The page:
List of articles on ISIS

This list of articles about ISIS/Daesh is not intended as a primer, exactly; a Google search for just such an introduction brings up a range of useful or authoritative results on terminology, history, foreign policy, etc. on the first page.

Rather, the criteria for this list was that the articles developed compelling but also (importantly) less than immediately obvious questions about the conflict – asking questions that might seem, at first, to be just a bit below the threshold of relevance, or just beyond the level of comfortable, moderate credibility.

  1. The Mystery of ISIS: I liked how the central contention of the piece is that the frames we have most often tended to apply to the phenomenon are proving to be simply inadequate. Quote: ‘I have often been tempted to argue that we simply need more and better information. But that is to underestimate the alien and bewildering nature of this phenomenon. To take only one example, five years ago not even the most austere Salafi theorists advocated the reintroduction of slavery; but ISIS has in fact imposed it. Nothing since the triumph of the Vandals in Roman North Africa has seemed so sudden, incomprehensible, and difficult to reverse as the rise of ISIS.’
  2. Decoding Daesh: Edward Said’s Orientalism is a text I am used to seeing misapplied, but this piece does it properly, pointing out how the ‘anglophone media’ has so often gotten the story about the name ‘Daesh’ wrong. It also corrects that deficit with a clear explanation.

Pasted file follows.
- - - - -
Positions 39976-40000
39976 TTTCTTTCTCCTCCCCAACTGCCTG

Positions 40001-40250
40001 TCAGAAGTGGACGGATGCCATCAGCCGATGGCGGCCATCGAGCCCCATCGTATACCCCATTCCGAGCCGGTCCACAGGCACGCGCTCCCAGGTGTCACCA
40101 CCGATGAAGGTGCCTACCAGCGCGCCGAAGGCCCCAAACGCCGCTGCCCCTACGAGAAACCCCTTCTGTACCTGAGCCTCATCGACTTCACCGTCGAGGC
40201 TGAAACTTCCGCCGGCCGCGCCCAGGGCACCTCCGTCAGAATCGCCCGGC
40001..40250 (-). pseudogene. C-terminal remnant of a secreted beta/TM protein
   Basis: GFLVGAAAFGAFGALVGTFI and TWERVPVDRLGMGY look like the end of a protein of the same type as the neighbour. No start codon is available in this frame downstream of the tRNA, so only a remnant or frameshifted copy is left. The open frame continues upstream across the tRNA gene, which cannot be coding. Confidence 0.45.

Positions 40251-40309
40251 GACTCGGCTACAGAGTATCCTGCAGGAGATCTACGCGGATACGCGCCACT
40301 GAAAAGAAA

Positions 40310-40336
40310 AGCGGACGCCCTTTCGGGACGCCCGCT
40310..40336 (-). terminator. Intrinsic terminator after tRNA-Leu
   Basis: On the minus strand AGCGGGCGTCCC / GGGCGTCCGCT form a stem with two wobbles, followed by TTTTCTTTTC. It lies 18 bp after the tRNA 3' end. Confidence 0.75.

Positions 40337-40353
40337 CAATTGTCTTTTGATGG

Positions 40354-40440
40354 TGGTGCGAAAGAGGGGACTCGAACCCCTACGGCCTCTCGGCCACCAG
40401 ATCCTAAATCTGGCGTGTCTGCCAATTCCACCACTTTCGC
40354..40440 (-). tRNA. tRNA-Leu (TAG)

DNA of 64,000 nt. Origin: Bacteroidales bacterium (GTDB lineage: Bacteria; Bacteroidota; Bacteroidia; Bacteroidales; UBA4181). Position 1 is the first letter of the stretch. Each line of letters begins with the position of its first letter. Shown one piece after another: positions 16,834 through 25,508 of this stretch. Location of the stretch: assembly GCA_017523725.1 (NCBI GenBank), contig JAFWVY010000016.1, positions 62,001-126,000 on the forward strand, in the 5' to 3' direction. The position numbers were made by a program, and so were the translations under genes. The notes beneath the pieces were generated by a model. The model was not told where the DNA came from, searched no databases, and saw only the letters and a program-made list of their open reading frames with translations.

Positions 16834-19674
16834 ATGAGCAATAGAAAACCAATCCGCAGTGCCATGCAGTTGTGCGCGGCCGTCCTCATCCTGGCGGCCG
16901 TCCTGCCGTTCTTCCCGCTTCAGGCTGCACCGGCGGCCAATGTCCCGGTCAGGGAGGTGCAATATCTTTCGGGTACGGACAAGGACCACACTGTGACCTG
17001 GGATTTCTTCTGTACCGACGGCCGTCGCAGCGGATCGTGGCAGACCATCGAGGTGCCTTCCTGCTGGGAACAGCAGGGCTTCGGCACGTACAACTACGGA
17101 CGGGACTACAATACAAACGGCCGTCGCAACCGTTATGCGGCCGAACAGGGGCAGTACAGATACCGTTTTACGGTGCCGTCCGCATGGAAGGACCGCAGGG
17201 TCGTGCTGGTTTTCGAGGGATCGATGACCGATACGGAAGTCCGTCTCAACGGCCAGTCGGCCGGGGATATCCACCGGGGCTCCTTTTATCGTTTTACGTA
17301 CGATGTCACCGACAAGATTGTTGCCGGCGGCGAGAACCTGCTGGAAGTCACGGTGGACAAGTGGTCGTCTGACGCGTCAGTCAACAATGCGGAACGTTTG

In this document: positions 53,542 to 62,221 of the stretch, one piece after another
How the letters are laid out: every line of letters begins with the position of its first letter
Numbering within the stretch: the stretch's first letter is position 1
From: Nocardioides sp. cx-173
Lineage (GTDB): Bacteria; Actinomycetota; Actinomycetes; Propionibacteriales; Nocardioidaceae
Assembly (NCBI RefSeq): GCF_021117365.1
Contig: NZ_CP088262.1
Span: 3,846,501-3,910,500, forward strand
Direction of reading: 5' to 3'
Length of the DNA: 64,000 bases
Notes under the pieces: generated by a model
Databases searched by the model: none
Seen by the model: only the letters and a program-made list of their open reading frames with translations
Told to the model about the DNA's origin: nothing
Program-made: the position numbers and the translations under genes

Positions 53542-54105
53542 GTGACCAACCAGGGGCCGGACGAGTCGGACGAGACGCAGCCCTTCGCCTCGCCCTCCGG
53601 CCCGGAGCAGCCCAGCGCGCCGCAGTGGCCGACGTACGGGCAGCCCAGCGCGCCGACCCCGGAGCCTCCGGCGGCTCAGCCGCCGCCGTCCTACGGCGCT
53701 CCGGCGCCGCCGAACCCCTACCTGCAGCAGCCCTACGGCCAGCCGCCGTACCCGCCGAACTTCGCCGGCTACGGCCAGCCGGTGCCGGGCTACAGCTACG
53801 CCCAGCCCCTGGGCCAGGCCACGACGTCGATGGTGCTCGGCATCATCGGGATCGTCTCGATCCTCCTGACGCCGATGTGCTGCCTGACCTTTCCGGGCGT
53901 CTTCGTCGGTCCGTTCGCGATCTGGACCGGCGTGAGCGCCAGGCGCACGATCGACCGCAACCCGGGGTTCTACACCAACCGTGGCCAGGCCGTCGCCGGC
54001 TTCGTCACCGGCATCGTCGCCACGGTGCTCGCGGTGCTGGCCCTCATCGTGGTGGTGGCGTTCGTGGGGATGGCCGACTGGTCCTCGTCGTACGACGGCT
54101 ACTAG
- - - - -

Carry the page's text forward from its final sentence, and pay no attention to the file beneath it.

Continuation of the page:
3. Will politicians finally admit that the Paris attacks had something to do with Islam?: A contentious case to make, but one that succeeds if only because the author invites us to consider things beyond the tired dichotomy between reg’lar folks and fanatical ‘extremists’. It is interesting, for example, to consider that the accepted category of ‘extremist’ is relevant first for a Western audience; what about for the actual Muslims that Western politicians seem to alternately laud and revile?
  4. Terrorism has come about in assimilationist France and also in multicultural Britain. Why is that?: Admittedly an article that simplifies some real differences; to quote a friend, ‘both countries are more similar than this article suggests. France has been engaging with Muslims more as a specific group with specific needs and Britain in 2012 has started putting in more policies that promote “Britishness”‘. However, I think it does find a relevant and obvious dilemma, or at least an axis from which one could attempt to approach the situation. 
  5. Russian Special Forces: Has ISIS Met Its Fear Merchant Match?: Starting from the observation about how ISIS exploits a real asymmetry (cultural, perhaps economic), that of being a ‘fear merchant’ relying on a kind of intimidatory bluff, the article imagines the sort of opponent that would not be vulnerable to that tactic.

This is a developing list. Suggestions are very welcome!